Internal Fixation of Unstable OCD Lesions with Metal Compression Screws: Techniques and Outcomes

Ryan Quigley, Landon Frazier, Sachin Allahabadi, Brian J. Cole

Research output: Contribution to journalArticlepeer-review


Osteochondritis dissecans (OCD) is a pathologic condition that affects the subchondral bone and overlying articular cartilage with variable degrees of instability and detachment. The specific etiology is frequently unknown; however, it is thought to result from multifactorial contributions including acute trauma, recurrent microtrauma, inflammation, or inherited diseases involving vascular perfusion and ossification anomalies. Treatment is largely dictated by patient symptoms and their association with lesion stability, location, skeletal maturity, activity goals, and surgeon preference. Stable lesions can frequently be treated nonoperatively, but unstable lesions typically require surgical intervention that addresses lesion instability where possible. Arthroscopy is used to initially visualize and evaluate the lesion, followed by reduction and internal fixation. If the fragment is salvageable with a bony base, internal fixation with metal compression screws is a reliable strategy for enhancing patient outcomes with low rates of reoperation and failure. This review will focus on the surgical indications, techniques, and outcomes of internal fixation with metal compression screws in unstable OCD lesions of the knee.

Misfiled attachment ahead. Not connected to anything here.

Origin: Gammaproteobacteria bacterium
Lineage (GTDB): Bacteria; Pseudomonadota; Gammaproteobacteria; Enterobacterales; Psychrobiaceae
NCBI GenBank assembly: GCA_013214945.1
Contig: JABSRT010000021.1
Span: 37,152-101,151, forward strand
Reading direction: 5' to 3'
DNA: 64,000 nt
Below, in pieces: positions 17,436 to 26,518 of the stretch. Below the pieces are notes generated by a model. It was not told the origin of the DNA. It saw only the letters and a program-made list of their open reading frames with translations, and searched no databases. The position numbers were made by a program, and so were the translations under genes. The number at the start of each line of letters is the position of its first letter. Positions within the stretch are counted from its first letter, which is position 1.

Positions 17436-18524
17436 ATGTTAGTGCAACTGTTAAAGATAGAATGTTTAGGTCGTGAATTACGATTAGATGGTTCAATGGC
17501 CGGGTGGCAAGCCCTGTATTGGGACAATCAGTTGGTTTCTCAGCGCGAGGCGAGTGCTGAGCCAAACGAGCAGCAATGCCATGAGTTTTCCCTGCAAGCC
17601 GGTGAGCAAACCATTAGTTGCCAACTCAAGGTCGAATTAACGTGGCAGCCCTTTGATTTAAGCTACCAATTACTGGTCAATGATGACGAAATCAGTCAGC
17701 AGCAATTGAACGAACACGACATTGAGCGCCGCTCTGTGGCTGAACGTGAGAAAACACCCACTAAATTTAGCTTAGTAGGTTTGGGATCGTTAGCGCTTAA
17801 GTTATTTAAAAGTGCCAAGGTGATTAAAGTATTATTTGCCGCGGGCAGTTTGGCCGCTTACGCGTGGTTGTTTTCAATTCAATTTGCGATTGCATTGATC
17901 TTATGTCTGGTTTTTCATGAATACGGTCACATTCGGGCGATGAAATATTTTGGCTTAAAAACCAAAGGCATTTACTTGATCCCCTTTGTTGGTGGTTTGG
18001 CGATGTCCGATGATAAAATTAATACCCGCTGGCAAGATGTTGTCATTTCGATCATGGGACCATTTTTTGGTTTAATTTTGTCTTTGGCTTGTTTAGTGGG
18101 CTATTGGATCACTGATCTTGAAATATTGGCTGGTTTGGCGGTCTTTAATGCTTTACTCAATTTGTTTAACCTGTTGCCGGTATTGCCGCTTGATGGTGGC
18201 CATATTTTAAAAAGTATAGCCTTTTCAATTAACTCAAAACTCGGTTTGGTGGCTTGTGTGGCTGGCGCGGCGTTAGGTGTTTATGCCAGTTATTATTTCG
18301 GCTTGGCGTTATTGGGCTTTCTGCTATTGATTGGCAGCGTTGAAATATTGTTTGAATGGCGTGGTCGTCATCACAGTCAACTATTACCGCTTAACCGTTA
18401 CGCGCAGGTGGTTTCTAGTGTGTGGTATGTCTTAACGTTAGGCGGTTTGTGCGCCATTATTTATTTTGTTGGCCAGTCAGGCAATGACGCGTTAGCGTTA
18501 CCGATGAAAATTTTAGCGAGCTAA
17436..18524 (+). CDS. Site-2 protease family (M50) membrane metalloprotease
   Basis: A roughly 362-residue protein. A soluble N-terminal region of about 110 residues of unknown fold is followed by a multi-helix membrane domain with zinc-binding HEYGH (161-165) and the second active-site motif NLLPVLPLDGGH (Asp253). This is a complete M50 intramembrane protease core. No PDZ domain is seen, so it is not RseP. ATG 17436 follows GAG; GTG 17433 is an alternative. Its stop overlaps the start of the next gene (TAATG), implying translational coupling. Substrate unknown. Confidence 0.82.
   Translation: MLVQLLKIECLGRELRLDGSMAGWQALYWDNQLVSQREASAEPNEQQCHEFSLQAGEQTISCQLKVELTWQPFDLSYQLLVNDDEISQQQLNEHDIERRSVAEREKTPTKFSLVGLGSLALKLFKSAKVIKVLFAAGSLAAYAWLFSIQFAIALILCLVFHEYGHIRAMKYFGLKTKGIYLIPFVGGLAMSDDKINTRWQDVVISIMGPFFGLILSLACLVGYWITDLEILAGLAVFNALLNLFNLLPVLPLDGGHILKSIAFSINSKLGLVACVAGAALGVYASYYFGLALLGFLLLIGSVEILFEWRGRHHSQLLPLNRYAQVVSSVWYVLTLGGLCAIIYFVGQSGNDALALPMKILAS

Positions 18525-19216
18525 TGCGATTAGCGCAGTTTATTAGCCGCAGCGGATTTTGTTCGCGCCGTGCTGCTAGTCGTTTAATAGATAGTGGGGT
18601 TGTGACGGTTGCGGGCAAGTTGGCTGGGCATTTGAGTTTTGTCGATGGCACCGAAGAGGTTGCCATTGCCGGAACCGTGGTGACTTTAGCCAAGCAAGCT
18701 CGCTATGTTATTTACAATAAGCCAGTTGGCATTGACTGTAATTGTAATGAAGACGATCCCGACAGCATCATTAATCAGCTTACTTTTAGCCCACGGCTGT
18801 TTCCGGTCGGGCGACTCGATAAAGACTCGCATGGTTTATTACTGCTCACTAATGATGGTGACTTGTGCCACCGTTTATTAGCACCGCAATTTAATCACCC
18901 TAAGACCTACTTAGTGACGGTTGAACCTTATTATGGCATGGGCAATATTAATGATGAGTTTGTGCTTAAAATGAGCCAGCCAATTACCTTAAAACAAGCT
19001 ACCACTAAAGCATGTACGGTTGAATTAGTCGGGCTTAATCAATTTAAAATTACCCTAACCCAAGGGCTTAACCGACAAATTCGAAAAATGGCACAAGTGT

Original languageEnglish (US)
Article number151003
JournalOperative Techniques in Sports Medicine
Issue number2
StatePublished - Jun 2023


  • knee articular cartilage
  • metal screws
  • osteochondritis dissecans
  • unstable

ASJC Scopus subject areas

  • Surgery
  • Orthopedics and Sports Medicine


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